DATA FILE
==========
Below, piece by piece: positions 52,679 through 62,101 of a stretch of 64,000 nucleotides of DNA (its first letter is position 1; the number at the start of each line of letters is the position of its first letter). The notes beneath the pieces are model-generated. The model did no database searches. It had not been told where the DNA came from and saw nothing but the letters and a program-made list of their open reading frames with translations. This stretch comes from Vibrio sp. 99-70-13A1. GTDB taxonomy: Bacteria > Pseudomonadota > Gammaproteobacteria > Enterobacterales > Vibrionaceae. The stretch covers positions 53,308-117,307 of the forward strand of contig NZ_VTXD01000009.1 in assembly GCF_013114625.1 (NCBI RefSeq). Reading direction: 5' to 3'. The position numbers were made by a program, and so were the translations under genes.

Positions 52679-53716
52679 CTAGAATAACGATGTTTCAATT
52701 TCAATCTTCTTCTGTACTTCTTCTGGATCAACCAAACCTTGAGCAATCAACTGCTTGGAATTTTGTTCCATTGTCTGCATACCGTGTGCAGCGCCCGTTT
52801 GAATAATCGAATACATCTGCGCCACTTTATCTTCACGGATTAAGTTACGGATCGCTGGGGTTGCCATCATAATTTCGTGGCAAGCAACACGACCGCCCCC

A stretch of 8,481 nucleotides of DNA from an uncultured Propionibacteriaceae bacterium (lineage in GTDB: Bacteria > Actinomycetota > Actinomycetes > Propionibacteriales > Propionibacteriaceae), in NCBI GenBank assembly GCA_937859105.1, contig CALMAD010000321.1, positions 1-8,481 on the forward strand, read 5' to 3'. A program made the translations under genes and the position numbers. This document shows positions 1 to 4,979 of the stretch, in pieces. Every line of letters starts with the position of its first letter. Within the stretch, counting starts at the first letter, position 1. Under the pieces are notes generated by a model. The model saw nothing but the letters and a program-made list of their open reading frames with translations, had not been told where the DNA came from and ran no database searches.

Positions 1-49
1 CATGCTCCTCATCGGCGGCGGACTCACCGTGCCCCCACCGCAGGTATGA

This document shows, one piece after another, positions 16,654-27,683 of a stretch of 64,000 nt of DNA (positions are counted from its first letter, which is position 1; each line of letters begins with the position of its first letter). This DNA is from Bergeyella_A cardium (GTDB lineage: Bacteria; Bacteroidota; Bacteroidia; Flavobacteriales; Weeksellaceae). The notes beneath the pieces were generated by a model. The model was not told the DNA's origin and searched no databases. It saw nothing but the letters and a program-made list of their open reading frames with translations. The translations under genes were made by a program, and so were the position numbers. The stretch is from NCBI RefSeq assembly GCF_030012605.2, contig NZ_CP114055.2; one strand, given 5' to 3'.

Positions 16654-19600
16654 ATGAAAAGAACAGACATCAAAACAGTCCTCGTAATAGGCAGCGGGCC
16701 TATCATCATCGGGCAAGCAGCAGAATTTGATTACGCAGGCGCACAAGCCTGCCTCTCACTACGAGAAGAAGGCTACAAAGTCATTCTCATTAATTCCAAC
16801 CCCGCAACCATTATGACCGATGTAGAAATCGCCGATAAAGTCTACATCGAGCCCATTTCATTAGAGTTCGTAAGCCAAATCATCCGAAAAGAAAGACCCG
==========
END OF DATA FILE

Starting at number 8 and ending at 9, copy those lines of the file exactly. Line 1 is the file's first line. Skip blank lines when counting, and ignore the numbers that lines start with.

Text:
1 CATGCTCCTCATCGGCGGCGGACTCACCGTGCCCCCACCGCAGGTATGA

This document shows, one piece after another, positions 16,654-27,683 of a stretch of 64,000 nt of DNA (positions are counted from its first letter, which is position 1; each line of letters begins with the position of its first letter). This DNA is from Bergeyella_A cardium (GTDB lineage: Bacteria; Bacteroidota; Bacteroidia; Flavobacteriales; Weeksellaceae). The notes beneath the pieces were generated by a model. The model was not told the DNA's origin and searched no databases. It saw nothing but the letters and a program-made list of their open reading frames with translations. The translations under genes were made by a program, and so were the position numbers. The stretch is from NCBI RefSeq assembly GCF_030012605.2, contig NZ_CP114055.2; one strand, given 5' to 3'.